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Friday, June 13, 2014

China Is The Unlikely Evidence

Today's guest post is from Darrow Miller and Friends, written by Gary Brumbelow, reprinted by permission. Gary provides a fitting capstone for my five-month series on how Christianity has positively affected nations where followers of Christ have practiced wholistic faith. We would be remiss if we omitted one country most people would least expect: China.    

China is poised to pass the US later this year as the world's #1 nation in terms of real GDP at purchasing power parity, according to the Financial Times.

In 1872, the United States beat out the UK to become the world’s #1 economic power. But that 142-year supremacy is about to end. Forecasters now believe China will move into the top spot later this year, four years ahead of the earlier prediction of 2019. That’s the story reported in Financial Times, “on the basis of new figures published today by the world’s leading statistical agencies.”

Rest assured you’ll be hearing more about that story. Here’s what may not get as much press.
Peter Cai, writing in China Spectator, recently reported that three Chinese professors—Yuyu Chen, Se Yan and Hui Wang—make the case that that there’s a connection between Christian missionary work and Chinese economic growth. Here are some excerpts from his article, Jesus and the Chinese Economic Miracle.”
·         “In a nutshell, Protestant missionaries helped to build China’s human and social capital before Mao took over in 1949. These cultivated values and capital endured even through Mao’s mad reign and have been put to good use again after China opened itself to the world again.”

·         “The Peking university scholars’ argument does not deny the importance of the historic change unleashed by Deng and his followers but they point to another element of the story -- the crucial role played by the protestant missionaries in spreading Western science, technology and social values in China.”

·         “A lot of China’s best education institutions including Peking University can trace their origins to missionary schools in the 19th and 20th centuries. … graduates from missionary schools went on to become much-needed professionals in China such as engineers, doctors, teachers and other professionals."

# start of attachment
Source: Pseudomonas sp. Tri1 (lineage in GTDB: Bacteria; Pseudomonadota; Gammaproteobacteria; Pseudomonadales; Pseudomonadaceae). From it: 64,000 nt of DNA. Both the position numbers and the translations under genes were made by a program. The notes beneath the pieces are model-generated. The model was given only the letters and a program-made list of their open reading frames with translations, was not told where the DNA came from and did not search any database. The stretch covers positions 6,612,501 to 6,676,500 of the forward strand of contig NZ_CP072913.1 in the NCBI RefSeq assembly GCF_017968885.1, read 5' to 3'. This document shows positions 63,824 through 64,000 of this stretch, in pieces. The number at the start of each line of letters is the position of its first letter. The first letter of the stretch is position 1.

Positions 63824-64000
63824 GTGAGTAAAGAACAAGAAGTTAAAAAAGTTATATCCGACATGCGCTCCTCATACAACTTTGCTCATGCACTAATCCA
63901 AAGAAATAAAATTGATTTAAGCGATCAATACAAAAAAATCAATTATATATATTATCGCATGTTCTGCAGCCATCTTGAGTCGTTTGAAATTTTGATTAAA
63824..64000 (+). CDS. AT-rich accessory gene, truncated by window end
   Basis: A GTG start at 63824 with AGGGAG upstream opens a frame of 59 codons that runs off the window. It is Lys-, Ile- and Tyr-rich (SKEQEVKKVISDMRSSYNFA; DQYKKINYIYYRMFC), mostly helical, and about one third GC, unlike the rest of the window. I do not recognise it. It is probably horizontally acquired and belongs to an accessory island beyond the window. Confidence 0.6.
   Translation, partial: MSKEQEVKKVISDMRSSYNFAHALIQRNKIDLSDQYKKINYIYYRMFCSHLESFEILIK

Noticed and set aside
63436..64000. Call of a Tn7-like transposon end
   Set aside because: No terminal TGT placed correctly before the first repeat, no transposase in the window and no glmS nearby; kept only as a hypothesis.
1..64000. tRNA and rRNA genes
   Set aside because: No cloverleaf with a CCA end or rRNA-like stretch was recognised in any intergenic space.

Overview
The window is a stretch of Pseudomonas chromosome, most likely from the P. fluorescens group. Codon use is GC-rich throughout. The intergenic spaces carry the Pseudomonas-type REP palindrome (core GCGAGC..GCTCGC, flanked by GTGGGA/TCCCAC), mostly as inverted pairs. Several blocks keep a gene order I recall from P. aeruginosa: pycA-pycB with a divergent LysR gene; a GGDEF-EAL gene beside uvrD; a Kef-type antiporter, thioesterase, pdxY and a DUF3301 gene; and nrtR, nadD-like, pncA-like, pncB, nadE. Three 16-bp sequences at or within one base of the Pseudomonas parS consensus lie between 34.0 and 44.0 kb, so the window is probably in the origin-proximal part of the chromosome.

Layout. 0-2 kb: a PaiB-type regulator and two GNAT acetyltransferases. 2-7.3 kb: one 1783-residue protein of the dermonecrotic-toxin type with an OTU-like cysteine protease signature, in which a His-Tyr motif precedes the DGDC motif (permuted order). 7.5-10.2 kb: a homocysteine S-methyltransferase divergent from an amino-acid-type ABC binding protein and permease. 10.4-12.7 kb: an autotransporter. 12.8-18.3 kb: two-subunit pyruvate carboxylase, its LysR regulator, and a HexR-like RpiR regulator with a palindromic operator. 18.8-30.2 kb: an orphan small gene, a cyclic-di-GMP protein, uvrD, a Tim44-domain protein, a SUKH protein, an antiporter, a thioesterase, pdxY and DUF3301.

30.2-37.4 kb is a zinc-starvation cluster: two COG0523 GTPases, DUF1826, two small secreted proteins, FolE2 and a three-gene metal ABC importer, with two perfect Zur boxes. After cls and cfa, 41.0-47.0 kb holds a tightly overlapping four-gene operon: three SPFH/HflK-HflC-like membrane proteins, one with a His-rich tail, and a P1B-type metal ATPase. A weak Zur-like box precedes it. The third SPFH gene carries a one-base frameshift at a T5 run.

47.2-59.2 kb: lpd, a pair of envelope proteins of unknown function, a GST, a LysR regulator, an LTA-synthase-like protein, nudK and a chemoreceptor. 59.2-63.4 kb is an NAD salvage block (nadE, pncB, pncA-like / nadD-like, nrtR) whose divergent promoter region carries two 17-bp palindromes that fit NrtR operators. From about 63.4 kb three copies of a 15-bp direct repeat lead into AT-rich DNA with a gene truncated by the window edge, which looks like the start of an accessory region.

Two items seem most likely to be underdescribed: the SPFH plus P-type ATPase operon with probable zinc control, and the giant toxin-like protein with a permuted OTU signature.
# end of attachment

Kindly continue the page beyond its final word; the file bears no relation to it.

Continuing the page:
As we have quoted elsewhere, David Aikman, in Jesus in Beijing, wrote a decade ago about Chinese scientists who visited the US who recognized that “in the past twenty years, we have realized that the heart of your culture is your religion: Christianity. That is why the West is so powerful. The Christian moral foundation of social and cultural life was what made possible the emergence of capitalism and then the successful transition to democratic politics."

The Bible affirms God as Creator and man as steward. The Cultural Mandate, which spurred the blessing of Western nations where Judeo-Christian virtues have been honored, does not belong to the West! The gospel is supposed to change nations. China is the unlikely evidence that it does!

To read Gary's complete post, click here. 

Also note this: China to have the World's Largest Population of Christians by 2025.

For more on the Financial Times report: 



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3 comments:

  1. I believe completely in the power of the gospel, and the relationship between a moral foundation and economic functioning. Adam Smith wrote The Wealth of Nations on the foundation of his previous work The Theory of Moral Sentiments. That said, I would be more careful about the relationship between correlation, shown in the statistics, and causation. To argue that the economic growth is fueled by Christian commitment would suggest that business in China is becoming more moral based on the growth of Christianity than in the US. It takes a great deal more work to establish this. Another explanation is the sheer size of China and the growing Christian population means that the total number of Christians will surely pass the US. And the economic growth may be fueled by lower labor rates along with globalization growth as technology enables a more connected world. What you have shown is a good hypothesis to investigate, but I would be more careful with the conclusion.

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    Replies
    1. Thanks, Al. Sounds like the makings of a great doctoral study...

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  2. Greetings Dr.Overman.
    And please don`t stop sending us this

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